Today was the first official day of school at St. Andres. We began the morning with assembly. The children were packed into the courtyard where the morning ceremonies took place. They just enrolled 200 new students this year bringing the total to 900+. We are trying to get a head count over the next few days as this will certainly impact the food program. Trying to work out the math, that would be 18,000 meals a month for 9 months. Today there was no hot lunch program, it starts tomorrow. I took the opportunity to see how many children brought lunch. In the 3- 5 year old range, it seemed to be about 75% of the kids. The others went without. We also met older students who travel from villages far out from Hinche. They stay with family or acquaintances for the week to study then return home for provisions on the weekends. The money and provisions sent, rarely is enough. This is why the Stop Hunger Now food program is so important. How can children learn if they haven’t eaten all day?
There are 17 classrooms at St. Andre’s, which makes the average class size 53. And let me tell you, the rooms are small, dark and hot. Additionally, there is so much noise from other classes that it is difficult to hear the teachers. The children are provided a very thin notebook per class and some pencils. These were distributed today. There are text books available in the secondary school if the student can afford them. Most of the learning is rote memorization or note taking. The teachers work very hard and the students seem very committed to learn.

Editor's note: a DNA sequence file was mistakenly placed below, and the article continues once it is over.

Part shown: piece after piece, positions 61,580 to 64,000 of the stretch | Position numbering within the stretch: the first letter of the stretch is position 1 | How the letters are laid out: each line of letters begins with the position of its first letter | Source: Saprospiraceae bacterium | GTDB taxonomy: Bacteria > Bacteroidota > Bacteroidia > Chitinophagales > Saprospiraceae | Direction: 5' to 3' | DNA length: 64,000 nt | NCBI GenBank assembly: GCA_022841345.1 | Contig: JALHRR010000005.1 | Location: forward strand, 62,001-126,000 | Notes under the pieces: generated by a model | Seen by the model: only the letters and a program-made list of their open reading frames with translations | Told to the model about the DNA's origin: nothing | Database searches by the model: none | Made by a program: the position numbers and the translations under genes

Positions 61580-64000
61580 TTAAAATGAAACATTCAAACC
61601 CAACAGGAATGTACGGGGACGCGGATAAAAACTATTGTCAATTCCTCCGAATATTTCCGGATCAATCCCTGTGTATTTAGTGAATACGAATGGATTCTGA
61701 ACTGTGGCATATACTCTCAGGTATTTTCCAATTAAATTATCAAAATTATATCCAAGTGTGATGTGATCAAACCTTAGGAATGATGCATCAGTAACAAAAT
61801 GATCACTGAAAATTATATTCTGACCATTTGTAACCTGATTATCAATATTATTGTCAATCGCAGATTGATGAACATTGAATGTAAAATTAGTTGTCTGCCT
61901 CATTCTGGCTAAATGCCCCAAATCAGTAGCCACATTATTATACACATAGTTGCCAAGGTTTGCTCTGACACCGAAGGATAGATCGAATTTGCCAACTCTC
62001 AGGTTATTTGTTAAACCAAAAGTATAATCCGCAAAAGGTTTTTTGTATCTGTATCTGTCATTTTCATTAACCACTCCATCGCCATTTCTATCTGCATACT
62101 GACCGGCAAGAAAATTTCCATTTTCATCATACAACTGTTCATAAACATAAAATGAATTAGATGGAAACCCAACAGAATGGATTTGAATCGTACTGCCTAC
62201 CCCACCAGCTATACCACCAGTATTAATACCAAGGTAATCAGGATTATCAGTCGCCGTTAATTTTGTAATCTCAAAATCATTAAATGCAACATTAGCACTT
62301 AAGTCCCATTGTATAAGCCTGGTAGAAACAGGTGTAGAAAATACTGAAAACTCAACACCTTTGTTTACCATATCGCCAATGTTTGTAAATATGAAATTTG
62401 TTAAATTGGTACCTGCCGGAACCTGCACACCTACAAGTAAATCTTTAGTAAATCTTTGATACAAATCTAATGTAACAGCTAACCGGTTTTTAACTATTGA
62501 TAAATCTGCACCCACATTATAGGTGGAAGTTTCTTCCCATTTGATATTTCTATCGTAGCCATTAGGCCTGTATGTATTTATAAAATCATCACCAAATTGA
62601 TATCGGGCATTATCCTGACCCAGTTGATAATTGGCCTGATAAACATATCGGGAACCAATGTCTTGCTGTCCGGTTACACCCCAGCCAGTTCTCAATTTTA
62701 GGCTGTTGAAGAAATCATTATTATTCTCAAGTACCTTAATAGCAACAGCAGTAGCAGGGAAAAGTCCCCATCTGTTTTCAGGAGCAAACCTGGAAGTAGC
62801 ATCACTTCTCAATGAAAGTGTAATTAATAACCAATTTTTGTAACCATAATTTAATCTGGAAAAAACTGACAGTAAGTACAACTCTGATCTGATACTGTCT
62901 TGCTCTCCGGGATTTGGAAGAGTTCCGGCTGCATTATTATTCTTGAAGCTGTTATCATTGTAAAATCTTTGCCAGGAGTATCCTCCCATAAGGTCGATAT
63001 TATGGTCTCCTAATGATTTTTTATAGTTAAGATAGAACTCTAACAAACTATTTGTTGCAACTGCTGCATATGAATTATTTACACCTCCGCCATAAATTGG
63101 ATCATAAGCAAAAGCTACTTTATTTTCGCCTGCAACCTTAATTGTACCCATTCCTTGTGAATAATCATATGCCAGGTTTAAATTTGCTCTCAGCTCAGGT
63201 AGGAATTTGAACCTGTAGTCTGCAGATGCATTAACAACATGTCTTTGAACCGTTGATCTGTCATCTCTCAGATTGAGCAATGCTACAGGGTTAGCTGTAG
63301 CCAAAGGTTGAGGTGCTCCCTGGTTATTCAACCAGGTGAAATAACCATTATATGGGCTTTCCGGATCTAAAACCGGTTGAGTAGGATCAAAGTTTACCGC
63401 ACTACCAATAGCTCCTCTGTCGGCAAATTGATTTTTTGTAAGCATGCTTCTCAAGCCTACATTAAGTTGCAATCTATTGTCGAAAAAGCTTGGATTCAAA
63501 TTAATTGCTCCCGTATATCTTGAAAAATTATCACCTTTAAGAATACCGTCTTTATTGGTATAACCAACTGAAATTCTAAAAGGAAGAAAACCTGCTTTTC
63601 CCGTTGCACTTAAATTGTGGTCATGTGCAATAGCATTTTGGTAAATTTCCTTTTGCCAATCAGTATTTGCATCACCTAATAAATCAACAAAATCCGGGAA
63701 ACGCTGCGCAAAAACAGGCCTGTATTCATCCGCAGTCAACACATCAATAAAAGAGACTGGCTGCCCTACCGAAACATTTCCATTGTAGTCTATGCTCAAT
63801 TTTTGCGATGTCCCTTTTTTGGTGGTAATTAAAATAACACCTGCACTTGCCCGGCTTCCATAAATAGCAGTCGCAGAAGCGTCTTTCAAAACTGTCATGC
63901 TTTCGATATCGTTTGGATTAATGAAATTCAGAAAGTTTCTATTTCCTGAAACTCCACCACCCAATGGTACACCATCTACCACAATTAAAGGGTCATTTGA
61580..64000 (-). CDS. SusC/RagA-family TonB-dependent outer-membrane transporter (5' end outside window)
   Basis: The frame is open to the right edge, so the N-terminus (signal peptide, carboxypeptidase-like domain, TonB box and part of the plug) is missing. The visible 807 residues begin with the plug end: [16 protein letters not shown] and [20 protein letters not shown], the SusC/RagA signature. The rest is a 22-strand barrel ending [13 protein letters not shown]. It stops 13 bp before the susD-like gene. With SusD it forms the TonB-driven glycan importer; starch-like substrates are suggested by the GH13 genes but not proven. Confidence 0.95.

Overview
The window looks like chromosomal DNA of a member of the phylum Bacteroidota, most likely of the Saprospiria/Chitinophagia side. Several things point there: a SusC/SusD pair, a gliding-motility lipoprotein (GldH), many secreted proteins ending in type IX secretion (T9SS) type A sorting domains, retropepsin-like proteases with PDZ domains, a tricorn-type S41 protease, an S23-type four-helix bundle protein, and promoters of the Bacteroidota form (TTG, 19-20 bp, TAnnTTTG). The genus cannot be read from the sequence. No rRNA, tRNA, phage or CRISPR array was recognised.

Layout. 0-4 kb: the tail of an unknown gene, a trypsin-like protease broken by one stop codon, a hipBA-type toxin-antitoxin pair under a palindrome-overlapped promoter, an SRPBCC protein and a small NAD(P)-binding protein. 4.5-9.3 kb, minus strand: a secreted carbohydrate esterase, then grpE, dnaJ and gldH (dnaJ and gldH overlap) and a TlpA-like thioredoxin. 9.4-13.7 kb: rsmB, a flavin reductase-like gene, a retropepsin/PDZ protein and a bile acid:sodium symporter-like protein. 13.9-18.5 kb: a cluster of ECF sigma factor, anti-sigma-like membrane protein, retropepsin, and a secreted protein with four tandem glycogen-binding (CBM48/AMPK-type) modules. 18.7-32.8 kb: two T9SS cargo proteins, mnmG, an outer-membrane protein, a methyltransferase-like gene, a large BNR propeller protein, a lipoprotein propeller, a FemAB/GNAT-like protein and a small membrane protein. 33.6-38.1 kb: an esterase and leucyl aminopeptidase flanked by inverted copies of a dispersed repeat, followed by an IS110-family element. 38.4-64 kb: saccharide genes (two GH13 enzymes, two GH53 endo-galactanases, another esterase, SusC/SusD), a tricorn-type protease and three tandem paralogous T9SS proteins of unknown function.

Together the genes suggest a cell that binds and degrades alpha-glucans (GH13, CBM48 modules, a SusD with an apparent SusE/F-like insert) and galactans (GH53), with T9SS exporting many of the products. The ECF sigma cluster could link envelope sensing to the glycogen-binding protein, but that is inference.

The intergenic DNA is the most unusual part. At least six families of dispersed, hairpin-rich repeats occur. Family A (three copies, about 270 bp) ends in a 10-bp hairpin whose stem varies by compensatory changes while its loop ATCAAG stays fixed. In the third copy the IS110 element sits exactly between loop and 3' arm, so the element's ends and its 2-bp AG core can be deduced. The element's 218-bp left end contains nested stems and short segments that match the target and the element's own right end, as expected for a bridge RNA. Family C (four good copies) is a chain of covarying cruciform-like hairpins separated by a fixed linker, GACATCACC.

I think I am trying to fill this blog entry with facts and figures to protect myself from my overwhelming emotions. It isn’t working. I spent a few rushed weeks before this trip creating this website. I used photos from other parishioner’s trips. The children looked so bright, happy and well kept. The truth is the children are bright, happy and well kept. But they are also in dire need of access to the most basic care and nutrition. After having several children from the 3 year old class on my lap for about an hour, I identified several children with signs of malnutrition. There were distended bellies under those well pressed smocks. One child seemed to have a possible tumor or herniated umbilicus. One had opaque pupils and several had slightly reddish tint to their hair, signifying vitamin deficiencies. I spoke with Pere Noe about a vitamin program with Vitamin Angels we are hoping to apply for. He said it would be very welcome. It will be on the top of my to do list when I get home.
We got to know an English teacher today called Evens. He is very bright, hardworking and has a good command of English. He was an accounting student at the University in Port au Prince. That was until his father passed away and he could no longer afford school. He teaches at the Catholic school as well and he runs an adult learner English business two nights a week. He says that most of his students can’t afford to pay. He teaches them anyway. He invited us to his evening class to help his students with English. So we went and it was a very cool experience. The students seemed happy to have us there. The majority of the students were young adults who want to learn English for job opportunities. They call English “the commercial language”. Lisa asked about 8 of the students what jobs they had; only one had work, as a book keeper.
On a personal note, Katie is struggling with the heat and I think the sensory overload. She is going to be ok, but she misses her home and friends very much. She is quite a trouper and I am so proud of her. If she would just stop asking me to buy food for the starving stray dogs, of which there are at least 3 every block...